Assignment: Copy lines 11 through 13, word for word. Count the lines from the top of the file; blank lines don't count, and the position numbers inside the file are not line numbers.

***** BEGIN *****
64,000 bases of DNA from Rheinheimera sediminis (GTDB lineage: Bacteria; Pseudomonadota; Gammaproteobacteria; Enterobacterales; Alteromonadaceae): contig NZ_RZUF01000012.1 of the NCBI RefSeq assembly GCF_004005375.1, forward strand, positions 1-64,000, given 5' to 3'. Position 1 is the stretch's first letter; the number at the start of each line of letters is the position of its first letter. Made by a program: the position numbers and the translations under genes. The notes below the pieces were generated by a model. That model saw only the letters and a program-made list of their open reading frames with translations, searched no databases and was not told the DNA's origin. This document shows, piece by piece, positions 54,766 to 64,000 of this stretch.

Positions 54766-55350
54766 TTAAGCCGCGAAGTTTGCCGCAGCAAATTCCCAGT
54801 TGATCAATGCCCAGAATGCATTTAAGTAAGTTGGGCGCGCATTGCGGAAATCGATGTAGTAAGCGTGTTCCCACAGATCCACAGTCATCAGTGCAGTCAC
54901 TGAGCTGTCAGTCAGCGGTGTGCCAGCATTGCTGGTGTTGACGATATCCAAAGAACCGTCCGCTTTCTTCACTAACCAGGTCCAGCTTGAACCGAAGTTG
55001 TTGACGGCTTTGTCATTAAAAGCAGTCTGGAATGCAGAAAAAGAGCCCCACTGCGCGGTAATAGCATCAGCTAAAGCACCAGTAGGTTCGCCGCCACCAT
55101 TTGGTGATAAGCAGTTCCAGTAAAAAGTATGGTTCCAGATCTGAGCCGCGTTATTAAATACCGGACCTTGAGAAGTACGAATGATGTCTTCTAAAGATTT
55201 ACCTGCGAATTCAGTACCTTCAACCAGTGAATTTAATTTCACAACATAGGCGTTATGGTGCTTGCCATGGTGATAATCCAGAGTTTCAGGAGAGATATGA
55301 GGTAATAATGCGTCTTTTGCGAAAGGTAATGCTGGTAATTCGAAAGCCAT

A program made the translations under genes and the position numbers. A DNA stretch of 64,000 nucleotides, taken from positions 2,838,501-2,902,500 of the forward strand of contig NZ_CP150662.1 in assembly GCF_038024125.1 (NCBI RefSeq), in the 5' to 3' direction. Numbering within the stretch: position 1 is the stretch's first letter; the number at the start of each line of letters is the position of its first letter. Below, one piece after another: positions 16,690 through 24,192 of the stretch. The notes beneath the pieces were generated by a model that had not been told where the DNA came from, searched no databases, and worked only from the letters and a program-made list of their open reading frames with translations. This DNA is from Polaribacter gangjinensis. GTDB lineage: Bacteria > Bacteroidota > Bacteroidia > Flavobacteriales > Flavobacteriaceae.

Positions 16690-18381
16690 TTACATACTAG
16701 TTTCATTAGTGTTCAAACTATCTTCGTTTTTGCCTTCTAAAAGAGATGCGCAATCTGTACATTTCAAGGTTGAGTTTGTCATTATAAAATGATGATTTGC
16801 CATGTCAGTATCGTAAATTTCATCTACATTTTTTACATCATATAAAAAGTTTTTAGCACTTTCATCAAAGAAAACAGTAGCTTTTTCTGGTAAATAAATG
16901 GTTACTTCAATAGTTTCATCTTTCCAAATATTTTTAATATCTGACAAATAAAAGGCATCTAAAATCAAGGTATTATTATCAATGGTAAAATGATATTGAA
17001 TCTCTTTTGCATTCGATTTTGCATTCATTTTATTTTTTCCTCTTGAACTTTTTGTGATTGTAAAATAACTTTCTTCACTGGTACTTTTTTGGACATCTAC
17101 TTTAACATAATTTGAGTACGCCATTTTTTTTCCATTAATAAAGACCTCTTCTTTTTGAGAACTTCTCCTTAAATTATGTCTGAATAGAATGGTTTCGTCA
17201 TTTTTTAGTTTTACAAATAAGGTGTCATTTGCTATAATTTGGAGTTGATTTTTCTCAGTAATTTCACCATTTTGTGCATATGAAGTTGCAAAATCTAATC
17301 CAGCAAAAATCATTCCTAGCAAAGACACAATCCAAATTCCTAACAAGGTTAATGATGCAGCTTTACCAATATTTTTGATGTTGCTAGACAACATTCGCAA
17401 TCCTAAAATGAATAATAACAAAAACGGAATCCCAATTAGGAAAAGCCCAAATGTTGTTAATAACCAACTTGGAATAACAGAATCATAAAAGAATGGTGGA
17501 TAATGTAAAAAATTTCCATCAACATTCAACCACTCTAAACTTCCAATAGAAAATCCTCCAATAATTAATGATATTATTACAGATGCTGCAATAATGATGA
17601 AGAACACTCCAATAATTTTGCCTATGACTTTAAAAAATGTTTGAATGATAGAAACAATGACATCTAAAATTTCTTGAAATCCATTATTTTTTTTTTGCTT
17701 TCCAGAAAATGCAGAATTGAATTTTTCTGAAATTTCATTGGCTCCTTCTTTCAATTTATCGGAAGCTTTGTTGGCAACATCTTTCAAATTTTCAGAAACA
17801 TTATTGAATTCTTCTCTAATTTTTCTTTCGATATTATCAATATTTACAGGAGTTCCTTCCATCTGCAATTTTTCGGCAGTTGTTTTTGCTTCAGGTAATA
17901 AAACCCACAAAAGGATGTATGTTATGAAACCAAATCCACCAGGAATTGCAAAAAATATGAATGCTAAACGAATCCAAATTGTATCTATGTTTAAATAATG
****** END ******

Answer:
Positions 16690-18381
16690 TTACATACTAG
16701 TTTCATTAGTGTTCAAACTATCTTCGTTTTTGCCTTCTAAAAGAGATGCGCAATCTGTACATTTCAAGGTTGAGTTTGTCATTATAAAATGATGATTTGC